Box Projector

During Tufts MAKE's first general interest meeting we had students think of project ideas they'd like to work on. One student was interested in creating an inexpensive portable projector, so we built this shoebox prototype using instructions we found online.


The prototype is made of just a few parts: a smartphone to project an image, a fresnel lens to enlarge and focus the image, and a shoebox to block extraneous light from entering the fresnel lens. We cut a hole in the shoebox for the lens to sit in, and used black electrical tape to seal any gaps and keep the lens in place. To prop the phone up we bent a paperclip into a holder that positioned the phone at a near-perpendicular angle to the lens.


The makeshift projector worked better than we expected, but there were a few problems we encountered that would have to be solved in a larger-scale prototype.

First, focusing the image on the wall at an appreciably larger size required a lot of fiddling. Opening and closing the box to move the phone was a bit of a pain, and figuring out whether to move closer or farther away from the wall was tricky.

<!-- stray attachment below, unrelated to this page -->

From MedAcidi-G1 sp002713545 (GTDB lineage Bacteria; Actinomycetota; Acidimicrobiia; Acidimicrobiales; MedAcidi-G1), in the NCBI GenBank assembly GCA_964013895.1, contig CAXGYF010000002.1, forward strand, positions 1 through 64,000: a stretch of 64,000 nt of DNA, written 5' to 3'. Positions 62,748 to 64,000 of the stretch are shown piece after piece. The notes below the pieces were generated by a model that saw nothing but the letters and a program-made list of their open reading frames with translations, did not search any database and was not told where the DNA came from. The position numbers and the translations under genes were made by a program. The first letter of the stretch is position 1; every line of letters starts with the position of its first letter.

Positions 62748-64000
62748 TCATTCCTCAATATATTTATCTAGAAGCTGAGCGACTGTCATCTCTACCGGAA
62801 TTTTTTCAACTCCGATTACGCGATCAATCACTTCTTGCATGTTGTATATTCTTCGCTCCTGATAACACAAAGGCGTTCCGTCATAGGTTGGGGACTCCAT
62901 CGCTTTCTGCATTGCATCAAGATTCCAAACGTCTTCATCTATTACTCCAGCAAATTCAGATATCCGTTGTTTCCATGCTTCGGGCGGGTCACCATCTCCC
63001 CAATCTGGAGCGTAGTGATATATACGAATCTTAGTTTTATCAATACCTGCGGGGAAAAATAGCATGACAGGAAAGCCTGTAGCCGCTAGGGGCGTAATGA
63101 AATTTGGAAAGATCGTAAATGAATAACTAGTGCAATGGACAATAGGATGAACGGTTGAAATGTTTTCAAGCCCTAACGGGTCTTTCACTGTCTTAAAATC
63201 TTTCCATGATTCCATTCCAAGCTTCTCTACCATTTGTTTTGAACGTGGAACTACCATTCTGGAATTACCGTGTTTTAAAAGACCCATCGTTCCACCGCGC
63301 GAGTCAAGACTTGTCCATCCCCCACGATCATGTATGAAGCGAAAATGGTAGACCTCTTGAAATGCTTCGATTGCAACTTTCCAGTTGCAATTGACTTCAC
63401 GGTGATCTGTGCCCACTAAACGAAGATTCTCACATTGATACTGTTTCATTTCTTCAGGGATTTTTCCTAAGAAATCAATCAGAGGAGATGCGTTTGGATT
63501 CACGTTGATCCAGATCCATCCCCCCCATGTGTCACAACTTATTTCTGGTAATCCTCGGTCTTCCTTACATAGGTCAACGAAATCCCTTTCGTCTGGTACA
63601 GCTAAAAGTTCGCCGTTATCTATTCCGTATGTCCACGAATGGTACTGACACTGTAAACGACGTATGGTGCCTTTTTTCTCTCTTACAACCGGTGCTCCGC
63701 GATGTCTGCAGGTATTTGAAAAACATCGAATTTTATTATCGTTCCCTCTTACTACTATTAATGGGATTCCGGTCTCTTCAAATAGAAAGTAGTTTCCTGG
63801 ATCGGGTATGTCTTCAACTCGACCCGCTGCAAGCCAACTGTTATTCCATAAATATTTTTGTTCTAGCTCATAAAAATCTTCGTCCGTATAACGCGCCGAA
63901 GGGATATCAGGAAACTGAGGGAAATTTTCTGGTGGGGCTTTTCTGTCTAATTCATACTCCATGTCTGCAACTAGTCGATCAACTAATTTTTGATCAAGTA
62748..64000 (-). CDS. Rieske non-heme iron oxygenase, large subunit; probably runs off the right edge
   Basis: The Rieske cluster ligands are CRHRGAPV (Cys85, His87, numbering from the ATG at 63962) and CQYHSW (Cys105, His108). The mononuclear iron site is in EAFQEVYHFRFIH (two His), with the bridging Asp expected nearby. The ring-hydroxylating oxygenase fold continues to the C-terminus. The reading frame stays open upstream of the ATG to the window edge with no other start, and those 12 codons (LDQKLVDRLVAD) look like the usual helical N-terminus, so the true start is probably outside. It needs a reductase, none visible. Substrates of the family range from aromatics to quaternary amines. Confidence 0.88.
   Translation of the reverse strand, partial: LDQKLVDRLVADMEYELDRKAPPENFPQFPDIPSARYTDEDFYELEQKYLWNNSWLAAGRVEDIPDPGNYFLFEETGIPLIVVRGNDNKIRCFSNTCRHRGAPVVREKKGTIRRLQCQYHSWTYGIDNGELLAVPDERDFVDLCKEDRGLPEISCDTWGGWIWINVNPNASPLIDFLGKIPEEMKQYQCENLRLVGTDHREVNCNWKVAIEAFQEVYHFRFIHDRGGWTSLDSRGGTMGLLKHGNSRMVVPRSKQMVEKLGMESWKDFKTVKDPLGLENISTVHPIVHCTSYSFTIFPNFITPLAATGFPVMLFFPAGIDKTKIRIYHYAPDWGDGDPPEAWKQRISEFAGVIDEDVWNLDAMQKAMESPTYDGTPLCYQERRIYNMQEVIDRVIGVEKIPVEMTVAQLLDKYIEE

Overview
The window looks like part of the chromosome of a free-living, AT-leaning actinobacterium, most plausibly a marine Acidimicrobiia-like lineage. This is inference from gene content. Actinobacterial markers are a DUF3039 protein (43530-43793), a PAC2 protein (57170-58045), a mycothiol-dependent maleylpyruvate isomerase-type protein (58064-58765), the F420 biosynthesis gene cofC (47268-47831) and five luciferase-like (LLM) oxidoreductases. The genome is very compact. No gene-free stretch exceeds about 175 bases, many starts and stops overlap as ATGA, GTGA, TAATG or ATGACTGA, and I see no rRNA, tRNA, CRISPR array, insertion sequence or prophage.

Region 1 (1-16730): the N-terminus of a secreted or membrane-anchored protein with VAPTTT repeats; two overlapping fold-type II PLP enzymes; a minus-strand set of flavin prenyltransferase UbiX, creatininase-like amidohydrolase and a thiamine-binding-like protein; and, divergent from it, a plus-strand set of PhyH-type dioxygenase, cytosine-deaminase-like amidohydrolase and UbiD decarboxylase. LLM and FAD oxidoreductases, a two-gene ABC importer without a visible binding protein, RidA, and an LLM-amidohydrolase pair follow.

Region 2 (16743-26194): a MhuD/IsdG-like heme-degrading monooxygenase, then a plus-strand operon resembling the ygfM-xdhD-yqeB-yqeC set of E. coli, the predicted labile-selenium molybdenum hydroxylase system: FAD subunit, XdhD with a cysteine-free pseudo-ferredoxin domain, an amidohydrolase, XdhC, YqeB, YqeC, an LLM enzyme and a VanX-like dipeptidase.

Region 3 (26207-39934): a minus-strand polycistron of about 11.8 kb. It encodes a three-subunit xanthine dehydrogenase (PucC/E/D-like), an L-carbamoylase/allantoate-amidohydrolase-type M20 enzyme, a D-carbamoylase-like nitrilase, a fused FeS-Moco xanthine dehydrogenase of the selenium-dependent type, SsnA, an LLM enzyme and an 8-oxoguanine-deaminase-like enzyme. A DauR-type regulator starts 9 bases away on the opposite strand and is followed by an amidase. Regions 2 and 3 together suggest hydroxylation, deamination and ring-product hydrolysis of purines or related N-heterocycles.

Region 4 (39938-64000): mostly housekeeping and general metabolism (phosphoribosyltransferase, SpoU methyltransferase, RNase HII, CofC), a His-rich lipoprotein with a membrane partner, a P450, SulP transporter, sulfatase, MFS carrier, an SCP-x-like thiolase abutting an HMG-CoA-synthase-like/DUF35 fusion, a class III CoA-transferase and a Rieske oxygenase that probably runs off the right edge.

Second, the backlit display of our smartphone (an iPhone 4) wasn't bright enough to display an image on the wall at a large enough size.

Third, our fresnel lens had a second lens within it, which likely interfered somewhat with the quality of the image. Shapes and characters were generally distinguishable, but the image wasn't clear enough to be enjoyable to watch.

Fourth, we recognized that either a larger built-in speaker or a connected a bluetooth speaker would be required in order for the sound to be listenable. The phone's built-in speaker became very muffled within the closed box.


This project was a useful exercise that introduced us to some of the main components of commercial projectors, and exposed the difficulty involved in creating high-quality images on a large scale. Getting a powerful enough backlight system along with a high-res LCD for the light to pass through would likely be more expensive than buying an off-the-shelf projection system.